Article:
“You’re in for a treat,” said the gentleman at the door. He was right. We were at Talking Heads, in Southampton, to see the Soft Machine.
Now I have waxed lyrical about this group before (in Musical Bodies), and I have waxed lyrical about Talking Heads before (in But I don’t dance). This venue has moved to a modern brick building, nearer to the station and the centre of Southampton. I feared it might have lost something, but it is still excellent, if lacking in the charm of the old building. The sound is great, the beer is great and the facilities are great. Above all, the people, staff and audience, are friendly and welcoming.
Soft Machine…. It’s not an exaggeration to say they are a legendary band. Founded by Daevid Allen, Robert Wyatt, Kevin Ayers and Mike Ratledge in 1966, they have been innovators in psychedelia, jazz, rock, jazz-rock, prog-rock…. and so on. No single member of the original line-up is left. However, this is not a tribute band. It is a living, developing, creative force.
Originally, this version of the group was called Soft Machine Legacy; but if anybody had a right to use the name Soft Machine, they did. At present they consist of John Etheridge on guitar, Roy Babbington on bass, Theo Travis on sax and keyboards, and, for this gig, Nic France on drums. Their musicianship can only be described as excellent. They have played with musicians like Stephane Grappelli, John Williams, Robert Fripp, David Gilmour… the list is too long to continue. I saw Etheridge a long time ago with Stephane Grappelli, and also Theo Travis at two magical Gong gigs.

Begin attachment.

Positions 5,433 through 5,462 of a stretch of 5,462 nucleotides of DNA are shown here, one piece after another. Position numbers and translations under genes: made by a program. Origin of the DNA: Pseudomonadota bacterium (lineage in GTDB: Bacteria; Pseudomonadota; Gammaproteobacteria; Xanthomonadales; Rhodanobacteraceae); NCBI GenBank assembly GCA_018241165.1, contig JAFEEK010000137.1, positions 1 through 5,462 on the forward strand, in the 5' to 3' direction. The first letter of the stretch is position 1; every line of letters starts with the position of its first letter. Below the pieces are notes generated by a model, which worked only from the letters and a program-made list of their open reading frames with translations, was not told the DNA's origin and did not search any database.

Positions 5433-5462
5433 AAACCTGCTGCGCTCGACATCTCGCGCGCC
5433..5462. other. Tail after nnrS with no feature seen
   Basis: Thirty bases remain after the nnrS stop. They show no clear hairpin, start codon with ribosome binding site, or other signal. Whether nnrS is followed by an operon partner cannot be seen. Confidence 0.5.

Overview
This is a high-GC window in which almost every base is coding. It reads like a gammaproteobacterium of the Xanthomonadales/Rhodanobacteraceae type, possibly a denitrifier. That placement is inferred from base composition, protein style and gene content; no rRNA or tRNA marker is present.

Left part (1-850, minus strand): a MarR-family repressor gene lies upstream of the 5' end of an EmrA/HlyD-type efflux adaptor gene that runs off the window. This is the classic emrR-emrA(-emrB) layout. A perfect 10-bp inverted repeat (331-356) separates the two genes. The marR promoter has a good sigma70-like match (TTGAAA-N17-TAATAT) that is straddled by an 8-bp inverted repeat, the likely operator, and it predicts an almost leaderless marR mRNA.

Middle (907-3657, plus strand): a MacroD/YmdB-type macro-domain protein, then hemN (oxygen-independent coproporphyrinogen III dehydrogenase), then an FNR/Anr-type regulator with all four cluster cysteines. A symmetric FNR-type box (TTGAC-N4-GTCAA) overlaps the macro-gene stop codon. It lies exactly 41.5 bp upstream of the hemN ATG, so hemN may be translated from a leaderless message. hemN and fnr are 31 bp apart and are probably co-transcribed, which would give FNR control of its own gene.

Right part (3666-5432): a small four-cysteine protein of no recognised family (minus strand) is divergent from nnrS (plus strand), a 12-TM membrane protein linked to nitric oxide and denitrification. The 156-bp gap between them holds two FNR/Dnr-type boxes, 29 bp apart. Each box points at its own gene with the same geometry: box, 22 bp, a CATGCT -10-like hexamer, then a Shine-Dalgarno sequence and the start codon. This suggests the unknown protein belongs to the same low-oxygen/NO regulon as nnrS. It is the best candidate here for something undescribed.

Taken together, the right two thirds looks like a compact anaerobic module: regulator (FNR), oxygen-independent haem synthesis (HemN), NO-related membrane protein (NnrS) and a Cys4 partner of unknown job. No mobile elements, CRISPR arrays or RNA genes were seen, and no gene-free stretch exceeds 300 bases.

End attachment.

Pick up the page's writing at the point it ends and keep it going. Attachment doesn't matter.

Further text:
Now the music consists of pieces from as far back as 1970 (‘Facelift’), right up to the present (their latest CD, ‘Burden of Proof’.) It could perhaps be described as jazz/ prog/ rock, but all that would be misleading. It’s just lovely music.
They played ‘Hazard Profile’, a very rocky piece, with the original organ part transformed by Theo on sax, so it has become something wondrous and new. ‘Facelift’, never a favourite of mine, again becomes something more than refreshed, something more than revitalised- reinvented? It contains some much freer sections, as does a very new tune, ‘Voyage Beyond Seven’. I’m tempted to say there are some free jazz parts, but I will probably be told I’m ill-informed. ‘Grapehound’ is again newer, and rockier, and is Mrs Oblique’s favourite.
All through, the playing is brilliant. Powerful and sympathetic bass lines, and drumming which is somehow not just rock or just jazz, underpin, complement and sometimes lead the sax and guitar. I particularly liked the drum solo, which led into a duet with the guitar, the rhythmic ideas feeding off each other. Theo Travis is officially my favourite sax player, not that my opinion is very expert. (But I know what I like!) Nearly at the end John Etheridge completely let rip with a solo, demonstrating what a fine (and versatile) guitarist he is. He played most of the gig with a smile on his face, which said a lot.
I really felt emotional about this one. After years of following this constantly evolving, divisive, innovative band (but never seeing them) I thought the ghosts of Kevin Ayers, Daevid Allen, Hugh Hopper, Elton Dean and probably others would be there. I didn’t see them. (But I’m not ‘sensitive’ anyway.) Instead, I saw a modern, vibrant, energetic band, respecting the past but moving forward, who seem to enjoy what they are doing, hugely. I cannot recommend them highly enough, even to people who know nothing about the Soft Machine history. Thank you- it was, indeed, a treat.
(I would love to include a current photo of the band, but don’t have one which might be copyright free. If anybody knows of one, I’d be grateful to know.)
24th March 2016